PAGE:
A bit of history...
First we used asterisk, and we did a lot of custom back end scripts and database work to provide the features of our voice service. This worked well but does not scale well. Asterisk is an open source (ish) PABX, and ideal for a small office, but not that it scales to a general voice service that A&A offer. These days I would, of course, suggest a FireBrick based VoIP PABX instead.
Then we did my own SIP platform from scratch on linux. This was based on the RFCs, but SIP RFCs are hard work, and the code has got a bit worn out now, but it worked well. The nice bit is that SIP allows a pool of registration servers, call routing boxes, and so on - all very scalable. Sadly it turns out that most phones refuse to take calls from a different IP than they registered to. This thwarted that plan and multiple servers collapsed to one. The scaling plan is to put numbers on specific servers. It works well, but does not handle NAT connected endpoints, and there are still issues with firewalls on some kit.
The new FireBrick system is good (it better be, I wrote it). It is a completely new implementation based on a second look at the RFCs. Some key decisions based on the experience of the linux based solution and, importantly, the way devices work, has meant we operate in a specific way. We are no longer working as a relaying proxy but as an endpoint. i.e. devices make calls to the FireBrick and the FireBrick makes calls to devices, and it joins them together at the audio level. This solves many problems, and also means the audio is always to/from the same IP at the FireBrick end which helps firewalls and may allow some degree of NAT handling.
A key feature we are using is that FireBrick SIP works with IPv6 perfectly, as you would expect.
It also avoids all sorts of issues with switching the audio feed. Previously we passed on all SDP renegotiations end to end, but this caused issues as it meant changes at the RTP level in terms of sequence and source ID, and timing, as well as IP and port and some race conditions. This sometimes broke things. The FireBrick generates the audio stream with one source ID and sequence regardless, handling changes, call transfer, re-invites, and even tone generation seamlessly as one output stream. We should not have to go to such extremes but doing so creates the most reliable calls. It also means, importantly, that we can see a loss of media as we are always in the media path allowing calls to close when no BYE is received (kit reboots, stuff disconnects, etc) and so not incorrectly billing calls.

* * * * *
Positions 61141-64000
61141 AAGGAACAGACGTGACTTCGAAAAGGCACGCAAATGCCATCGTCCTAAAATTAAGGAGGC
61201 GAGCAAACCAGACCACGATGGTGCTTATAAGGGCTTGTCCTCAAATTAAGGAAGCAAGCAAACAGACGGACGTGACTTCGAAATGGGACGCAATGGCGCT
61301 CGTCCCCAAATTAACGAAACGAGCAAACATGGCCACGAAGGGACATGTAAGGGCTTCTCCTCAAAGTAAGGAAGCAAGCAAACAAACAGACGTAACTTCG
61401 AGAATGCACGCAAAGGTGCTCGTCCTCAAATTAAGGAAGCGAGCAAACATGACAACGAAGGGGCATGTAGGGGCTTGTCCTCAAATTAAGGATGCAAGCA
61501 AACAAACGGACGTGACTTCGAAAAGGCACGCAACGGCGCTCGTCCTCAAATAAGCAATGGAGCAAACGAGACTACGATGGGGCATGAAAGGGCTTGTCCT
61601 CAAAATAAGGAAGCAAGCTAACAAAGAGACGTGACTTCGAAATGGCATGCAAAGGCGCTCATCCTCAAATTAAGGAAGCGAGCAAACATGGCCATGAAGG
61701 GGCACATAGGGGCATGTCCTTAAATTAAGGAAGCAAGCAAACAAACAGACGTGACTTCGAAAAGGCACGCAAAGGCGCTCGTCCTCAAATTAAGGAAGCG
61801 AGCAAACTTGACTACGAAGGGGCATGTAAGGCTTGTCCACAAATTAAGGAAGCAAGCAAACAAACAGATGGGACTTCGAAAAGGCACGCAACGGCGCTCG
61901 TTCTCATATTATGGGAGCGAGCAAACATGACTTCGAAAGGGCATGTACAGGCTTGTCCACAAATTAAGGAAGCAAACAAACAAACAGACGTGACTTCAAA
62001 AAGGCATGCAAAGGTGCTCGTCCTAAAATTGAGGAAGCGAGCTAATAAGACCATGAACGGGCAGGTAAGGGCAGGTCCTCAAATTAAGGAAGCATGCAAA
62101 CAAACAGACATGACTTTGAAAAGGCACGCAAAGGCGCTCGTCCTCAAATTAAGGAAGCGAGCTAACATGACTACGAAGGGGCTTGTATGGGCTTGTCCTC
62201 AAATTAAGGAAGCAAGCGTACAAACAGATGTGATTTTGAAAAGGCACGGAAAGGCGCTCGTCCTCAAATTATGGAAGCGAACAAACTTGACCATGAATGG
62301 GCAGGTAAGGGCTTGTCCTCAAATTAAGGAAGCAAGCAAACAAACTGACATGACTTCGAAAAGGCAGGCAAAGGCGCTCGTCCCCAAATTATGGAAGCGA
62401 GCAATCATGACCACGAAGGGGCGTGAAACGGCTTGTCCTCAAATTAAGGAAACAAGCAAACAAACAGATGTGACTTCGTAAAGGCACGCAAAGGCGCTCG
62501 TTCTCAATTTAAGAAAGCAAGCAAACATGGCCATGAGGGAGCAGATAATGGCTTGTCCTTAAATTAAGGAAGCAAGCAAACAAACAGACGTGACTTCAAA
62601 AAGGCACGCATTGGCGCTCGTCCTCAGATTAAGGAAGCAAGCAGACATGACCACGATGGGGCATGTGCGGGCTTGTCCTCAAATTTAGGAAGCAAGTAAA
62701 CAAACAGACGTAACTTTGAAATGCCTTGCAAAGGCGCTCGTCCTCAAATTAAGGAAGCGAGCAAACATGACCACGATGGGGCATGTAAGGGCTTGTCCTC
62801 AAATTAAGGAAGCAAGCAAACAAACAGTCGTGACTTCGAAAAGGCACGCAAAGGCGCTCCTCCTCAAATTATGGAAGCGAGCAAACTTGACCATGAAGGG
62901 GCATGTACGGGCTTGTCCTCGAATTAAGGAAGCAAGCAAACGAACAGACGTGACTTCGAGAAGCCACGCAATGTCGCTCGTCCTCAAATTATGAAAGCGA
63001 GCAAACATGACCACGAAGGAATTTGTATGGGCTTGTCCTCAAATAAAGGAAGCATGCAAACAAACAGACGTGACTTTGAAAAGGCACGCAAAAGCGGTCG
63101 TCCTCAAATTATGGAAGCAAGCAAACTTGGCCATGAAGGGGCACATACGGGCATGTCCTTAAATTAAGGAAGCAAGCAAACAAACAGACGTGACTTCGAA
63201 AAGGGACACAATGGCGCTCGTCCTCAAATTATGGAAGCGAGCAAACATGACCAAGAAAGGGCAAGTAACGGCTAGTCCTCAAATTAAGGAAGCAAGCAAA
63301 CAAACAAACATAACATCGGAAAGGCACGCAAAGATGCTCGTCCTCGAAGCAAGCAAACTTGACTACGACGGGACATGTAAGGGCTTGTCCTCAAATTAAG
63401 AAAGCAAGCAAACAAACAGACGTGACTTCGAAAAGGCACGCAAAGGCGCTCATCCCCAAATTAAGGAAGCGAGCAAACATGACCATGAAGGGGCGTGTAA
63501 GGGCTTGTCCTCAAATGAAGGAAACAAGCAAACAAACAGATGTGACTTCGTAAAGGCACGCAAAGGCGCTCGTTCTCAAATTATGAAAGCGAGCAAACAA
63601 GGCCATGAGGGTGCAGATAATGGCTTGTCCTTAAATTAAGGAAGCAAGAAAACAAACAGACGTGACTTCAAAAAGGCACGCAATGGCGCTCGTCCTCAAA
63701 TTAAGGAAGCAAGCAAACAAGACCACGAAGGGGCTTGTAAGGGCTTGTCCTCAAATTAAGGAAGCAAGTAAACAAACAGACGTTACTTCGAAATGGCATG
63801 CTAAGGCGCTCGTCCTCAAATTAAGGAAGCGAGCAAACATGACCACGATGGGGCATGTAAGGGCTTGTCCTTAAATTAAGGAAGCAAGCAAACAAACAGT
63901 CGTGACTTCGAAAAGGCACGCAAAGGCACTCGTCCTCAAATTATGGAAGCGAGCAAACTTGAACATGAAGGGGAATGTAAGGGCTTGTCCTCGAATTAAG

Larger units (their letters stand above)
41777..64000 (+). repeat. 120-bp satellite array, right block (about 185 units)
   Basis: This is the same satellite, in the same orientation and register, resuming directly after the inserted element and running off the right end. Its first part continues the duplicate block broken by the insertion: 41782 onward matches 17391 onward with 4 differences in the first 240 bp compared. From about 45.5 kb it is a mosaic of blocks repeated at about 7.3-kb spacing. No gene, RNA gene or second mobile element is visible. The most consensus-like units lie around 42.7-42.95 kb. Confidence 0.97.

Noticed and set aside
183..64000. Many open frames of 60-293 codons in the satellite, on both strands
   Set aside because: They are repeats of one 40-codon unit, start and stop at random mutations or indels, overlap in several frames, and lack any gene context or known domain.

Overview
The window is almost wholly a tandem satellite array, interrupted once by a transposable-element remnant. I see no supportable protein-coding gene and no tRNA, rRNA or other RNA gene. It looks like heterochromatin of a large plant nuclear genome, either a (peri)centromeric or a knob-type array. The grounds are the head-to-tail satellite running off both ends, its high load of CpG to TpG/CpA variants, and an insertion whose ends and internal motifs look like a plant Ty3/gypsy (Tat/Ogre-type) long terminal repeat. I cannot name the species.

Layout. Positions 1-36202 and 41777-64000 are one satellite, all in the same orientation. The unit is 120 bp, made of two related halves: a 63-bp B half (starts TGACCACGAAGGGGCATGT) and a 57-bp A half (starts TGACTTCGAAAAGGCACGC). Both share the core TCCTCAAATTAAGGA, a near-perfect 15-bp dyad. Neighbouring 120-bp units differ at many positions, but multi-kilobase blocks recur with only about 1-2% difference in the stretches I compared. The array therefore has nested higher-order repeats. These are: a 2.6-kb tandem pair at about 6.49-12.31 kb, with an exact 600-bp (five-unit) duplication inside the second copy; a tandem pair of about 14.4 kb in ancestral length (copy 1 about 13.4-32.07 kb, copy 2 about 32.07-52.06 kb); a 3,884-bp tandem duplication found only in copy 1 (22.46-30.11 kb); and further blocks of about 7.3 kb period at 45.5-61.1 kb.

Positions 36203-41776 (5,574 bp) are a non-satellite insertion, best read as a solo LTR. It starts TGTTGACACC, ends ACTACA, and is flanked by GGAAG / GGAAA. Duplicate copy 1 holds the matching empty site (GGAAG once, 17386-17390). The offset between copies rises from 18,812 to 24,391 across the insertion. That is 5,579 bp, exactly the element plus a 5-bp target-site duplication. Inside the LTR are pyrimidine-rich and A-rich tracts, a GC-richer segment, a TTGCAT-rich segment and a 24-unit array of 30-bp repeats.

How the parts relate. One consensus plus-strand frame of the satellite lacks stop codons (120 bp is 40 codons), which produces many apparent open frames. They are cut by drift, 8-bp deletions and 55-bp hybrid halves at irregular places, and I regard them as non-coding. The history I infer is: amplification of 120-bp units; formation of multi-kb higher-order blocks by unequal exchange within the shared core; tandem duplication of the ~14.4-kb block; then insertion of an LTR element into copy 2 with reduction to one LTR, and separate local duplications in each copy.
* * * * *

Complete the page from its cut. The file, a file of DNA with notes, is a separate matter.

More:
The FireBrick also does recording. It allows a call leg to be tee'd off to a separate SIP connection which can be a simple SIP endpoint (like asterisk), but if the endpoint claims to handle stereo a-law then the tee'd off call puts each side of the call on a separate channel of a stereo call. We have a simple linux endpoint that does that and emails the calls, and we are basing our A&A call recording on that.
Most of the work on the A&A side is RADIUS server based. The FireBrick allows all calls, registrations, and so on, to be validated by RADIUS. This allows a pool of servers to handle call routing based on our database back end, and to handle the call logging and billing.
One of the key things, on re-reading the RFCs, is a new way to handle scaling of the service. The RFCs describe a really useful concept of a redirect server. The idea is that registrations and calls go to that server which does not really do calls at all - it just responds with 302 redirect messages telling the caller where to connect to. This means we can share the customers between servers, and take servers out for maintenance and so on.
Sadly we have, again, been thwarted. Whilst the SNOM phones we tested have no issue with this plan it seems a lot of SIP devices get confused and assume the 302 response is an error and give up, or pop up a "retry" box. The carriers that handle our inbound calls also don't like 302's. So yet again a key part of SIP design that would allow elegant scaling and redundancy is screwed. Why do I even bother? FFS.
So now we are testing using DNS changes to manage pools of registration servers. At least we can have pools of RADIUS servers, and call recording servers and so on as they are no longer in the SIP proxy path.
But we are having fun doing SIP/NAT testing. We want to see if the FireBrick code can work where there is NAT. We have done some testing today using the Technicolor routers we ship as standard on Home::1 lines. To our surprise the ALG in the Technicolor is not bad, and means our end does not see anything odd or NATty. It kind of "just works" which was a slight surprise. We have tested against SNOM and Gigaset kit so far.
We'll be testing with non-ALG NAT devices soon to see if we can make them work. When we are happy with all of the testing we can move customers over to the new service which will be more scalable and reliable.